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Current Switch Receiver Circuit with Improved AC Noise Tolerance

IP.com Disclosure Number: IPCOM000052529D
Original Publication Date: 1981-Jun-01
Included in the Prior Art Database: 2005-Feb-11
Document File: 2 page(s) / 48K

Publishing Venue

IBM

Related People

Culican, EF: AUTHOR [+2]

Abstract

For circuit concepts with tight threshold band definition rules, receiv circuits of the current switch type are required. The proposed circuit modification provides an improved suppression of AC noise response. An increased AC noise response is normally encountered as a problem in current-switch-type circuits.

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Current Switch Receiver Circuit with Improved AC Noise Tolerance

For circuit concepts with tight threshold band definition rules, receiv circuits of the current switch type are required. The proposed circuit modification provides an improved suppression of AC noise response. An increased AC noise response is normally encountered as a problem in current-switch-type circuits.

Fig. 1 shows the modified current switch receiver with improved AC noise tolerance. Fig. 2 illustrates, for comparison purposes, a conventional approach for that circuit type. The switching transistors preferably are provided with standard SBD (Schottky barrier diode) clamps (not shown).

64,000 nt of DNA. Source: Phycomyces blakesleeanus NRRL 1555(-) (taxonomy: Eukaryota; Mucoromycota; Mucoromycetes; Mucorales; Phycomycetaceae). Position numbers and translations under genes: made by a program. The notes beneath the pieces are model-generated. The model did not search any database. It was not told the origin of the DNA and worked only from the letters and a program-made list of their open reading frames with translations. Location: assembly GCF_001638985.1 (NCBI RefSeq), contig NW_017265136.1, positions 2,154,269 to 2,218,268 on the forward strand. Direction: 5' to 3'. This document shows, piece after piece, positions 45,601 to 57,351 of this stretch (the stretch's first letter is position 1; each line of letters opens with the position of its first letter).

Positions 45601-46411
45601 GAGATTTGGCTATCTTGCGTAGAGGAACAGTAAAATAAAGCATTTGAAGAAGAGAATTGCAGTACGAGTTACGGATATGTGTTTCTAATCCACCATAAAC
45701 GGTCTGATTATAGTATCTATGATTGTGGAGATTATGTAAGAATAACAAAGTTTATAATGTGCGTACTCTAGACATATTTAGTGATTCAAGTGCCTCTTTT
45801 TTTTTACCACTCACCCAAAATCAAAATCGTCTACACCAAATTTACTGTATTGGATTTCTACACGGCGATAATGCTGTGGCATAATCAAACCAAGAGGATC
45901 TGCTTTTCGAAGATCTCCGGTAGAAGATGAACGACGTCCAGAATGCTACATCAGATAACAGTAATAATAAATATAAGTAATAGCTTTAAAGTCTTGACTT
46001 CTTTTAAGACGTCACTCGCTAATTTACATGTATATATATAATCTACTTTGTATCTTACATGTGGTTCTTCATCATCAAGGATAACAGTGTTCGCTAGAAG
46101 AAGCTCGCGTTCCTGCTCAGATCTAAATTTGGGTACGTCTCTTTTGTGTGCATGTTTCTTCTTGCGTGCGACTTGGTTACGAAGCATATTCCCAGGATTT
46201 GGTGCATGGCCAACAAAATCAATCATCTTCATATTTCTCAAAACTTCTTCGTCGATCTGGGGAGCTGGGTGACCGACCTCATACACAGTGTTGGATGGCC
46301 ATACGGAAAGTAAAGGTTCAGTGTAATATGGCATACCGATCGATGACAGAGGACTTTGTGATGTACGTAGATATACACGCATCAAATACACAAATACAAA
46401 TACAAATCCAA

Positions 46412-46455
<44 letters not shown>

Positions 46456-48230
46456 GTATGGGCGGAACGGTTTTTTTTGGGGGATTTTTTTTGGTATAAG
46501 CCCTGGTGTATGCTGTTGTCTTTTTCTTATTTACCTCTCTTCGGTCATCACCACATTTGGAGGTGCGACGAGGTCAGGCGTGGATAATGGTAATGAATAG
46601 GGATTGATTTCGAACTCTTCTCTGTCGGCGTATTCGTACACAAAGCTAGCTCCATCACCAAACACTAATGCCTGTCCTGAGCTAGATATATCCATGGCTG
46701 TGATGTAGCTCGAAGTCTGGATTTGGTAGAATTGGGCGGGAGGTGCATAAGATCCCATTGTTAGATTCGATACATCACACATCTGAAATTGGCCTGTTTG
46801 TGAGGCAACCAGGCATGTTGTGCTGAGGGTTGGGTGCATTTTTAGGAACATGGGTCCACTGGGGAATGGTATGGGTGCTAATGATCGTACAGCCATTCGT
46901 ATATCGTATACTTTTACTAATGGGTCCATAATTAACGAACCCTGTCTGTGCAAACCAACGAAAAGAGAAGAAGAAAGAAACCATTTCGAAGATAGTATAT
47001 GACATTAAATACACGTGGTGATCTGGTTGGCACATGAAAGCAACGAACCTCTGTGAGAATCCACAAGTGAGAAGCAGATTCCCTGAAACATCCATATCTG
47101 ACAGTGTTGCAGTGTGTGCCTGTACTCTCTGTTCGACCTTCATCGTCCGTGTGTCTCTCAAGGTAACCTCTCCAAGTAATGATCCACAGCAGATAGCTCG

Considering the two circuits, the DC noise tolerance is approximately the same. The response to AC noise is modified by the addition of T4, RS and R6. Considering now AC noise only: In the up level, noise response is set to a large extent by the discharge of the base of T3. In the circuit of Fig. 2 this is accomplished by the relatively low impedance of T2, R2. In the circuit of Fig. 1, that impedance starts to switch T4, leaving the high impedance R6 to discharge T3. Down level AC noise is suppressed in a similar manner. In Fig. 2, R3 must move from the clamped level to approximately 750 mV to start noise response. In Fig. 1, the movement is to approximately 1 V. This is also coupled with the device characteristics of T4 and the current required by R6 to reduce noise response.

Fig. 3 shows, for comparison, bo...